Young Author Gets Her Break
Prolific teen prodigy Verity Buchanan
By Ross Boissoneau | Nov. 16, 2019
Poor Fred Thorne didn’t deserve this, and neither did his sisters. When their home burned down and their great-aunt died, he was forced to take them through the wild to the refugee home, and there were so many perils along the way.
You can find out what happened to them by reading “The Journey,” but Central Lake teen Verity Buchanan already knows what happened to Fred and his sisters Sandy and Marjorie. After all, she created them. Her debut book, published last month, tells of their adventures. More than just a coming of age tale, it also includes elements of fantasy and magic.
“I’ve always been a big reader. I’ve been writing since I was six. I had all these stories in my head,” said the daughter of an Orthodox Presbyterian pastor, the oldest of eight children.
So that makes 13 years she’s been writing, and the 19-year-old said she has found her vocation. “Yes, this is definitely what I want to do with my life,” she said. And with four books and two novellas already completed and accepted by her publisher, who’s to say she’s wrong?
“I was trying to find an agent for a while. I took a break while in high school, and wondered about self-publishing,” she said. That’s when a friend suggested she look at independent publishers. So she contacted Ambassador International, a small Christian publisher based in Belfast, Northern Ireland, and Greenville, South Carolina. Three days later, the publisher got back to her and said it wanted to publish her books.
“It was a shock. I was kind of walking on air for about a week,” Buchanan said.
While she had designs on furthering her studies in college, she said she’s not so sure of that now. “Maybe college isn’t for me,” said Buchanan, who also enjoys playing piano and harp. She said because she was home-schooled, she was able delve deeply into her favorite subjects. “It was a literature-based curriculum. Because of home-schooling, I had time to pursue writing.”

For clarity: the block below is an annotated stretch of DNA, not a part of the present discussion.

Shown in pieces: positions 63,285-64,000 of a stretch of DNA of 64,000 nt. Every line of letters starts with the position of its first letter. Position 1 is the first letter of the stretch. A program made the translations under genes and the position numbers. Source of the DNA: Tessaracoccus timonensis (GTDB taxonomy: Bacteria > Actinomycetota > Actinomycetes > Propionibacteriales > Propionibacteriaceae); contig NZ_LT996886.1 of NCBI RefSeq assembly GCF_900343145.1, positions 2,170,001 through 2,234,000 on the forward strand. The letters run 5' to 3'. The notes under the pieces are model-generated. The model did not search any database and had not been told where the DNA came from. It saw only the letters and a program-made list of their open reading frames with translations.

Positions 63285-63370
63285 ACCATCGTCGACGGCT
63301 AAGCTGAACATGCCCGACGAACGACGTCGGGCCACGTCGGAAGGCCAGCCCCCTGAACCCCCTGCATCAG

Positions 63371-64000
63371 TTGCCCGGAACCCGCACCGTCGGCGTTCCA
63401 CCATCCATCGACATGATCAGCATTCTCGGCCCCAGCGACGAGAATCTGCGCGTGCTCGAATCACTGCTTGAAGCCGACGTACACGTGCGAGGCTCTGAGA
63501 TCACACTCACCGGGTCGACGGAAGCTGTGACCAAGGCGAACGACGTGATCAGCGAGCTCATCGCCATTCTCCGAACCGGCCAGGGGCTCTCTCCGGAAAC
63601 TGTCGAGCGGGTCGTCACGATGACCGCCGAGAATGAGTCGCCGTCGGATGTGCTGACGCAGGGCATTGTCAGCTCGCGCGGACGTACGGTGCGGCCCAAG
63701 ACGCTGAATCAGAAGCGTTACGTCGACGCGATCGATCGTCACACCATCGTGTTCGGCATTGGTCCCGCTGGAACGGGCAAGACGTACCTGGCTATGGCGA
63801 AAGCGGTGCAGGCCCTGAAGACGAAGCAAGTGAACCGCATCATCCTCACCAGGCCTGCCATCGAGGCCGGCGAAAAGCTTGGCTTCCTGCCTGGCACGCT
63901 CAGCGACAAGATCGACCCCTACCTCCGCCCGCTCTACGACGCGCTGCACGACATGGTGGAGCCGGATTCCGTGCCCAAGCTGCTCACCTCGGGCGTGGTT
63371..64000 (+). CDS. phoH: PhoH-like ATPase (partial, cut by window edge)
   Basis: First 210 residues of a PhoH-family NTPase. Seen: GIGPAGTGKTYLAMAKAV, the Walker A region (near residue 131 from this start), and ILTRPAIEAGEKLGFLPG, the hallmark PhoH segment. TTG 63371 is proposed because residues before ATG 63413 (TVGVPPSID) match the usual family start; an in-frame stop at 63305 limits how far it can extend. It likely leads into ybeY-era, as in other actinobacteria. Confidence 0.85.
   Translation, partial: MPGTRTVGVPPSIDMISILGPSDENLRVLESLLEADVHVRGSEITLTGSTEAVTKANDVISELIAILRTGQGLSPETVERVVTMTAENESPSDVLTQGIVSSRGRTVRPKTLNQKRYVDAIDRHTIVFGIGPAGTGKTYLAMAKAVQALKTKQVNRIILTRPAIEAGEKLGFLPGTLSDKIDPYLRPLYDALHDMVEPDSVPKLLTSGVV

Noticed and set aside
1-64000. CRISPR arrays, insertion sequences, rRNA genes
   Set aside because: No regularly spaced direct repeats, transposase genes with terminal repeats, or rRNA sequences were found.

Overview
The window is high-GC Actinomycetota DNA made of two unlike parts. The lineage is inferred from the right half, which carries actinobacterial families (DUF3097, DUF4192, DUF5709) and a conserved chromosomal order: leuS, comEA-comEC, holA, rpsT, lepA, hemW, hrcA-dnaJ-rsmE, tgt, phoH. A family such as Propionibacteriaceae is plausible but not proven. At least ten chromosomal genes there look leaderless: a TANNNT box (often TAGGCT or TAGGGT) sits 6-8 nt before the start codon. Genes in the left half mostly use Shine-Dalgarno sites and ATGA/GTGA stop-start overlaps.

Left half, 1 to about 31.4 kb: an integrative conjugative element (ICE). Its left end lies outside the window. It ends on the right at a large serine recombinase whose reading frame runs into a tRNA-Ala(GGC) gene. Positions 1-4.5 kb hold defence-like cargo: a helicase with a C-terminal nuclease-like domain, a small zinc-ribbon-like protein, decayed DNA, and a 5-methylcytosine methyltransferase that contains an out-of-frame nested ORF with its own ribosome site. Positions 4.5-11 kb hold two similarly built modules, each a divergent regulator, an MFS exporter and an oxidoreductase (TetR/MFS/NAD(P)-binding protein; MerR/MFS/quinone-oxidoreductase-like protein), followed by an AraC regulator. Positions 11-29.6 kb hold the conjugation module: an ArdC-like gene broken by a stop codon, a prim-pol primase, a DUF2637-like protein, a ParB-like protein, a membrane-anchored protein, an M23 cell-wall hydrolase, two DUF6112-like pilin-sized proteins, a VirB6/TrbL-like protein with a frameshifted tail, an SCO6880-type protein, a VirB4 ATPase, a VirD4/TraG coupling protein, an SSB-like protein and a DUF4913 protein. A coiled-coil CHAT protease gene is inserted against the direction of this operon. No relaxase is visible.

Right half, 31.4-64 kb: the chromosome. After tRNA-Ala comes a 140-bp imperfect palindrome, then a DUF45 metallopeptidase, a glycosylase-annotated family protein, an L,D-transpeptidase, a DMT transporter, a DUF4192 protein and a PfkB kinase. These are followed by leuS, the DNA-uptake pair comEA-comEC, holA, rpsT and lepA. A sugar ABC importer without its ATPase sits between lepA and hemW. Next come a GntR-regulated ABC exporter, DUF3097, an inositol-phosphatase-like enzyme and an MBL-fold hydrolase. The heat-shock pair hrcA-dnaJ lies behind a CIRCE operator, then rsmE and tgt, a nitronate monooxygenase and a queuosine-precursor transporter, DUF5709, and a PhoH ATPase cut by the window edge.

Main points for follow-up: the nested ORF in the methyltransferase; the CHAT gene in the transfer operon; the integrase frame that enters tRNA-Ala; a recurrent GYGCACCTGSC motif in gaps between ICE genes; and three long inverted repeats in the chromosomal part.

As did other members of her family. “Actually quite a few of my siblings write. My sister Mercy is the co-creator of the fantasy world,” Buchanan said, including writing much of the back story behind the novels.
She describes the books as high fantasy with a focus on ordinary people. “Not kings or generals or people with special powers. It’s more the small people of the world.”
While that’s certainly the case with the first book, she said she got a bit more extravagant with the second. “It’s very different. It’s got all the fantasy tropes: the big bad guy, the quest for a magical artifact that will save the day.” She’s already submitted the second book set in Legea to the publisher.
The voracious reader said she enjoyed reading many different subjects, including mysteries, horror and others. That is, until she came across J.R.R. Tolkien. “I was doing a lot of genre-hopping until I read “Lord of the Rings.” It’s been mostly fantasy since then.”
Until she makes her fortune writing, she’s working at Rubingh's Dairyland, a centennial family farm in Ellsworth. She said her family has been very supportive.
Buchanan said “The Journey” is available at Amazon and major retailers. She is working on getting it stocked at local bookstores.